In the Matter of Karen PP., Appellant,
Clyde QQ., Respondent.
SUPREME COURT OF NEW YORK, APPELLATE DIVISION, THIRD DEPARTMENT
October 21, 1993, Decided
October 21, 1993, Entered
Karen PP v. Clyde QQ
197 A.D.2d 753; 602 N.Y.S.2d 709
The parties, who were never married, resided together for about a year when XXX was born on XXX. Due to their pending separation, the parties agreed to a joint custodial order on XXX. On XXX petitioner commenced this proceeding requesting sole custody and supervised, if any, visitation for respondent, alleging sexual abuse of the child by respondent. After a lengthy fact-finding hearing with various expert testimony, Family Court found that it appeared that the allegations of sexual abuse were fabricated. The court ordered that respondent have sole custody of XXX with no visitation to petitioner until the Probation Department set up counseling for XXX and the parents and made a recommendation to the court.
Respondent argues that this appeal is moot due to a subsequent custody proceeding initiated by petitioner. We disagree. There is nothing before this Court which indicates that a final determination has been made in that proceeding which would render this appeal on the issue of custody meaningless (cf., Matter of Baraby v Baraby, 186 AD2d 890, 890-891).
Petitioner's contention that she was not provided adequate assistance of counsel is not supported in the record. Her counsel exhibited " 'reasonable competence' " and the trial was not a " 'mockery of justice' " ( Matter of De Vivo v Burrell, 101 AD2d 607, 608). Because meaningful representation was provided, petitioner was not deprived of her constitutional right to effective assistance of counsel (see, People v Baldi, 54 NY2d 137).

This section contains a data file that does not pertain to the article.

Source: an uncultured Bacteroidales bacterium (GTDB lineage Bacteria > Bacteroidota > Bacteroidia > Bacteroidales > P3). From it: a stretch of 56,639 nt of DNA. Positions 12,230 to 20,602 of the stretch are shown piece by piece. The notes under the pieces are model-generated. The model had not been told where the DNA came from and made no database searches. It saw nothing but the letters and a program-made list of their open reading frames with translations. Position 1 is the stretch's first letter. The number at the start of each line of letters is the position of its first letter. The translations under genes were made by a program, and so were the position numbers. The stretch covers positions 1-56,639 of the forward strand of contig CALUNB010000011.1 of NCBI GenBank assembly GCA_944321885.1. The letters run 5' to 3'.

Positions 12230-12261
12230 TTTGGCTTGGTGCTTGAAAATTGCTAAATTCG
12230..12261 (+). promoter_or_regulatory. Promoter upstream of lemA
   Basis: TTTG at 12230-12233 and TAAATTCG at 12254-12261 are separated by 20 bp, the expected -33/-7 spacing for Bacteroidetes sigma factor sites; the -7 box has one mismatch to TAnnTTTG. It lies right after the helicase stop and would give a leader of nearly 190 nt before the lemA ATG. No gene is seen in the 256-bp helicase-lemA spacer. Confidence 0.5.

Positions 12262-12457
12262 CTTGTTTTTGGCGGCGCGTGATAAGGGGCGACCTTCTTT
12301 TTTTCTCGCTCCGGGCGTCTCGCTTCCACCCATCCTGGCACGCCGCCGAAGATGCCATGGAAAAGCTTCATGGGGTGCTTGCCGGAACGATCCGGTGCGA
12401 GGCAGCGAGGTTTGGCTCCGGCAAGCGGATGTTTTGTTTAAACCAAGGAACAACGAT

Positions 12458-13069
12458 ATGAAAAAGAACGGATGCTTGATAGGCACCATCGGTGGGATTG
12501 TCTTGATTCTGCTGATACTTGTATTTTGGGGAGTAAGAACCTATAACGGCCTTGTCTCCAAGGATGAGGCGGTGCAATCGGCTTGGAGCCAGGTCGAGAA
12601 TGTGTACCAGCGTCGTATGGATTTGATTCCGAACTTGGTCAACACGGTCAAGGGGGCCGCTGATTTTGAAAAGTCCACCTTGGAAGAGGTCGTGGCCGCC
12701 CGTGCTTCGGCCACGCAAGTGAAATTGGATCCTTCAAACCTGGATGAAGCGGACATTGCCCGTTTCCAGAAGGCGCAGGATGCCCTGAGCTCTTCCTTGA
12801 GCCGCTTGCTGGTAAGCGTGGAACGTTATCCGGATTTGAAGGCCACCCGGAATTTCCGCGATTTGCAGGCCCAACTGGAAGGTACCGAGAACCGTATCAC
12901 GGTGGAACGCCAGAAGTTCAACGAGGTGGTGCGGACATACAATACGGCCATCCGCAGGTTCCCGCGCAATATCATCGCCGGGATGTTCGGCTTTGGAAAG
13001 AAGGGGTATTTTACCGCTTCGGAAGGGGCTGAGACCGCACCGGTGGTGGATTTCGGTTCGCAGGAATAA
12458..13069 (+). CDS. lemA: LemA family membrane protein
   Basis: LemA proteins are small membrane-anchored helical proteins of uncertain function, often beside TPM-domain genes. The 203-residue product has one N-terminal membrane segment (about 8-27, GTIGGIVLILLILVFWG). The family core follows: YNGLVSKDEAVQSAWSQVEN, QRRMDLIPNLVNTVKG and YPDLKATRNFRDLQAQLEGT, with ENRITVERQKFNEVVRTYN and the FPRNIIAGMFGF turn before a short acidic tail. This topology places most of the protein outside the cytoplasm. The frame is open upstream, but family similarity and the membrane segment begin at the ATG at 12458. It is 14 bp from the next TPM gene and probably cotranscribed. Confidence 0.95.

Petitioner further contends that the award of sole custody to respondent and denial of visitation to her is not in the best interest of the child. It appears from this record that subsequent to the order denying visitation, Family Court modified that order to afford petitioner visitation so determination of that issue on this appeal will not be considered. The granting of sole custody to respondent is supported by a sound and substantial basis in the record and is in Mandi's best interest (see, Matter of Daniel R. v Noel R., 195 AD2d 704, 706; Matter of Cochran v Cochran, 177 AD2d 818, 819). Family Court found the record essentially devoid of credible evidence that the child had been abused by respondent. Family Court properly exercised its discretion in weighing the conflicting testimony. The court found that, to the detriment of Mandi, petitioner had programmed the child to make the sexual abuse allegations in order to obtain sole custody and deny access to respondent. Because Family Court had the advantage of viewing the witnesses and hearing their testimony firsthand, its determination is entitled to great deference (see, Matter of Williams v Williams, 188 AD2d 906, 907; Matter of Katherine D. v Christine D., 187 AD2d 587, 588, lv denied 81 NY2d 709). The fact that Family Court made reference to a book regarding parental alienation syndrome that was neither entered into evidence nor referred to by any witness is not a ground for reversal, especially in light of all the testimony elicited at the hearing.
Weiss, P. J., Mercure, Mahoney and Casey, JJ., concur.
Ordered that the order is affirmed, without costs.
The case of Karen PP v. Clyde QQ is provided as part of a free educational service by J. Douglas Barics, attorney at law, for reference only. Cases such as Karen PP v. Clyde QQ may be overruled by subsequent decisions, different judicial departments may have different controlling case law, and the level of the court deciding each case will determine whether it is controlling law or not. Karen PP v. Clyde QQ is presented here to help illustrate how the law works in general, but for specific legal matters, an attorney should be consulted.
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